Grease The Insurance Problem
What The Law Says
There are various regulations which must be complied with but the main ones are:
- Fire Safety (Scotland) Regulations 2006 & Fire (Scotland) Act 2005
- Regulatory Reform (Fire Safety) Order 2005 ( England & Wales) – The Regulation and Act state that employers, landlords, tenants and or contractors carrying out repair work all have fire safety responsibilities for the premises and will be required to co-operate with each other and coordinate their fire safety measures. A fire safety risk assessment must be conducted, recorded and reviewed regularly and updated as and when required. The purpose of the fire safety risk assessment is to identify and assess fire and mitigate the effects of a fire on the premises and to ensure safety. These assessments can be inspected without notification or warning from the local Fire and Rescue Service. This came into force as from the 1st October 2006 and applies to all non-domestic premises in Scotland.
- The Health & Safety at Work Act 1974 and associated legislation – states that all employees have a safe place and systems at work. This covers all cooking equipment within the kitchen and premise. Risk assessments are a legal requirement within the Act.
- The Provision & Use of Work Equipment Regulations 1998 – state that there is a duty to maintain plant and equipment within the workplace and that it is safe for employees and all other users.
What the Building and Engineering Services Association Say
Although not a set in a legislative context, the B&ES guide to good practice (TR/19) gives guidance on the frequency of the cleaning regime required: this will obviously depend on the level of usage of the cooking equipment. TR/19 can be viewed on the internet and is the standard insurers expect but among the recommendations are the installation of cleaning hatches on the ducting and these recommended cleaning frequencies.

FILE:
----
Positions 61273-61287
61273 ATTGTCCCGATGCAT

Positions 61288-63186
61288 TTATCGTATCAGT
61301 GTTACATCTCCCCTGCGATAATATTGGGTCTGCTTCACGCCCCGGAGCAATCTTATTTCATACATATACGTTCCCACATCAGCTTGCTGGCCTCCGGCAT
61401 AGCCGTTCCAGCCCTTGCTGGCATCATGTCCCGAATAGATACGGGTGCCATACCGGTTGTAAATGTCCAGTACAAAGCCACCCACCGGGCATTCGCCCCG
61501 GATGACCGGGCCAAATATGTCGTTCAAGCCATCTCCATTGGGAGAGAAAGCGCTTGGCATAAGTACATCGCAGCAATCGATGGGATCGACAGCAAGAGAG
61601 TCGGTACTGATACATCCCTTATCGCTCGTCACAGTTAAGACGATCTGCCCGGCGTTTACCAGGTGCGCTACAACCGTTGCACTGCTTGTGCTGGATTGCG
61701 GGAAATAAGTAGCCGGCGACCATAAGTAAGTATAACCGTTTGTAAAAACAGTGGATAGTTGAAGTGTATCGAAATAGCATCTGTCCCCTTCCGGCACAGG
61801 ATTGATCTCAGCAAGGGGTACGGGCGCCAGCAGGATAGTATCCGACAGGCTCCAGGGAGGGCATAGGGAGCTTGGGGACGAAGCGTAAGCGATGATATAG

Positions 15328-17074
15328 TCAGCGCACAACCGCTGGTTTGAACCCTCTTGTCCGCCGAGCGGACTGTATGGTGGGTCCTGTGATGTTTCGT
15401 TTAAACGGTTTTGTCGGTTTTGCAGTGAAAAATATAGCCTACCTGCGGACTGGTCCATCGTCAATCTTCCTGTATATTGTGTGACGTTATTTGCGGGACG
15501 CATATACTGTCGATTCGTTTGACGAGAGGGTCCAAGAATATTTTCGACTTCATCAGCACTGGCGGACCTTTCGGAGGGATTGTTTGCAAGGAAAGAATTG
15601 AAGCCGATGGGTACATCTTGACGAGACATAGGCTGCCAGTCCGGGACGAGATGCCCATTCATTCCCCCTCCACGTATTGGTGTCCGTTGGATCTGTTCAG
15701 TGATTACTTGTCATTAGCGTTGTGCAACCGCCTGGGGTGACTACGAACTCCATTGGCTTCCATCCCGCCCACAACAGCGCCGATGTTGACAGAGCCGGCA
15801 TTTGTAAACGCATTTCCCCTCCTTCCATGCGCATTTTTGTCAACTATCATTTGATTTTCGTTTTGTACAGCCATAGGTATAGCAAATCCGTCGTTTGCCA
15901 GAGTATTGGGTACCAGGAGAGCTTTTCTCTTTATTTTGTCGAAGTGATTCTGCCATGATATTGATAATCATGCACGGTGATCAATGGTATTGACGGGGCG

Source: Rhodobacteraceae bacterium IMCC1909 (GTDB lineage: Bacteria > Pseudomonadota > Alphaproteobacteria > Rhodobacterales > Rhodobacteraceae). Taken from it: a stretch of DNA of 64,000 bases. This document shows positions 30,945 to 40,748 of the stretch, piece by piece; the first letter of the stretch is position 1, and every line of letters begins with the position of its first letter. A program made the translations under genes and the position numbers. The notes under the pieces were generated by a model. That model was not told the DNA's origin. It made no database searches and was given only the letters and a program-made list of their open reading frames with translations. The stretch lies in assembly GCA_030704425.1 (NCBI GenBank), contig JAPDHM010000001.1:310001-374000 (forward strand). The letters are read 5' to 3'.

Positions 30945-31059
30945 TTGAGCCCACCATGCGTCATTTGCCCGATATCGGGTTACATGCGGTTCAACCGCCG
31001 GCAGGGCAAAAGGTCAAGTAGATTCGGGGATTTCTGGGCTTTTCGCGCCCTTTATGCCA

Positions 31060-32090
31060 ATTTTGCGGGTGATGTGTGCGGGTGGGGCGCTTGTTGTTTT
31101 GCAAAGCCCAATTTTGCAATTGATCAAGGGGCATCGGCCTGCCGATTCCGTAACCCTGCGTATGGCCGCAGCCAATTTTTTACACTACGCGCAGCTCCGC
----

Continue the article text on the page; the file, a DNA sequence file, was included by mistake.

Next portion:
Frequency of Cleaning:
Heavy use 12 – 16 hours per day 3 monthly
Moderate use 6 – 12 hours per day 6 monthly
Light use 2 – 6 hours per day 12 monthly
All insurers have Kitchen Cleaning conditions. Failure to comply is a serious matter with important consequences.
What The Insurance Companies Say – The Kitchen Cleaning Conditions
All insurers will insist on regular cleaning broadly similar to this condition:
- All extraction hoods, canopies, filters and grease traps are cleaned once per week (and a record kept for inspection by the insurers)
- The entire length of all flues and extraction ducting, including extraction motors and fans are cleaned at least every six months
What The Business Insurance Bureau Say
There are few small fires in commercial kitchens: – usually, a kitchen fire is extremely disruptive to your ability to trade for some time ahead. However, complications over compliance with your insurance policy may turn disruption to disaster. Moreover, the prospect of spreading fire to third party property adjoining or above which is not covered is truly frightening.
Such conditions are often buried in the small print and the policy holder is often unaware of the condition or it’s importance. The simple failure to read the policy can be as big a disaster as the fire.
The Importance of Reading, Understanding and Cleaning
Insurance Kitchen conditions are often buried in the ‘small print’ and their importance is often not understood by the policy holder.
The simple failure to read, understand and clean compliantly can be as big a disaster as the fire. However innocent the failure, even a simple misunderstanding, can see the business ruined by the insurance policy.
The really important point is that once the fire has occurred, it is too late to remedy the insurance policy – that has to be the compliant – Now!
We have a true passion for reducing risk and ensuring the success of every business we work with, we pride our self on it, so please, pick up the phone today.